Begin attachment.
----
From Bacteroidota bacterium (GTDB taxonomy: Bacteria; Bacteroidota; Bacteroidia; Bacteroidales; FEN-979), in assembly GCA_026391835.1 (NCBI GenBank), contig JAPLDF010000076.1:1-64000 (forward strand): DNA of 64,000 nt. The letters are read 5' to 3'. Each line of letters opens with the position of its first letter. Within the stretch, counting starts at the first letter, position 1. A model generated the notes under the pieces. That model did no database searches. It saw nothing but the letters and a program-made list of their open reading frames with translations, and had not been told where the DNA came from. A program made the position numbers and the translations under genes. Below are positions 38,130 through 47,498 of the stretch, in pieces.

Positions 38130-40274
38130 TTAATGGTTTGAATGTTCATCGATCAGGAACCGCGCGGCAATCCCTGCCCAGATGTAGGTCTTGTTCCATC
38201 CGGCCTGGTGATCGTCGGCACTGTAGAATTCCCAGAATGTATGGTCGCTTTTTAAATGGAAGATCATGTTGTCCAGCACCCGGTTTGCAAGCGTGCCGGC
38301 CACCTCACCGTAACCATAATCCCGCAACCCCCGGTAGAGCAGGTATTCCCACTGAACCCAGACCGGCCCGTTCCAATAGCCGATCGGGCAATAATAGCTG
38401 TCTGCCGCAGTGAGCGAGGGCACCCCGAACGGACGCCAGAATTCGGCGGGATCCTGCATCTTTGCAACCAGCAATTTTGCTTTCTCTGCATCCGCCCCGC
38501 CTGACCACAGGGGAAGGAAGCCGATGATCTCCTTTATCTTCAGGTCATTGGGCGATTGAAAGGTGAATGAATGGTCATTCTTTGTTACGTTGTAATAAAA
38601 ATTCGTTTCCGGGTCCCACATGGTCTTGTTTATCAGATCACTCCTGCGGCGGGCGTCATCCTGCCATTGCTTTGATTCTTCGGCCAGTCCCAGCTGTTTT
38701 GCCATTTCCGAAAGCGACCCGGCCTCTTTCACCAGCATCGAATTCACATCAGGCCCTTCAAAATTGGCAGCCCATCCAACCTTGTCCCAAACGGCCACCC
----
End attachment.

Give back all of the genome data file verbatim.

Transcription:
From Bacteroidota bacterium (GTDB taxonomy: Bacteria; Bacteroidota; Bacteroidia; Bacteroidales; FEN-979), in assembly GCA_026391835.1 (NCBI GenBank), contig JAPLDF010000076.1:1-64000 (forward strand): DNA of 64,000 nt. The letters are read 5' to 3'. Each line of letters opens with the position of its first letter. Within the stretch, counting starts at the first letter, position 1. A model generated the notes under the pieces. That model did no database searches. It saw nothing but the letters and a program-made list of their open reading frames with translations, and had not been told where the DNA came from. A program made the position numbers and the translations under genes. Below are positions 38,130 through 47,498 of the stretch, in pieces.

Positions 38130-40274
38130 TTAATGGTTTGAATGTTCATCGATCAGGAACCGCGCGGCAATCCCTGCCCAGATGTAGGTCTTGTTCCATC
38201 CGGCCTGGTGATCGTCGGCACTGTAGAATTCCCAGAATGTATGGTCGCTTTTTAAATGGAAGATCATGTTGTCCAGCACCCGGTTTGCAAGCGTGCCGGC
38301 CACCTCACCGTAACCATAATCCCGCAACCCCCGGTAGAGCAGGTATTCCCACTGAACCCAGACCGGCCCGTTCCAATAGCCGATCGGGCAATAATAGCTG
38401 TCTGCCGCAGTGAGCGAGGGCACCCCGAACGGACGCCAGAATTCGGCGGGATCCTGCATCTTTGCAACCAGCAATTTTGCTTTCTCTGCATCCGCCCCGC
38501 CTGACCACAGGGGAAGGAAGCCGATGATCTCCTTTATCTTCAGGTCATTGGGCGATTGAAAGGTGAATGAATGGTCATTCTTTGTTACGTTGTAATAAAA
38601 ATTCGTTTCCGGGTCCCACATGGTCTTGTTTATCAGATCACTCCTGCGGCGGGCGTCATCCTGCCATTGCTTTGATTCTTCGGCCAGTCCCAGCTGTTTT
38701 GCCATTTCCGAAAGCGACCCGGCCTCTTTCACCAGCATCGAATTCACATCAGGCCCTTCAAAATTGGCAGCCCATCCAACCTTGTCCCAAACGGCCACCC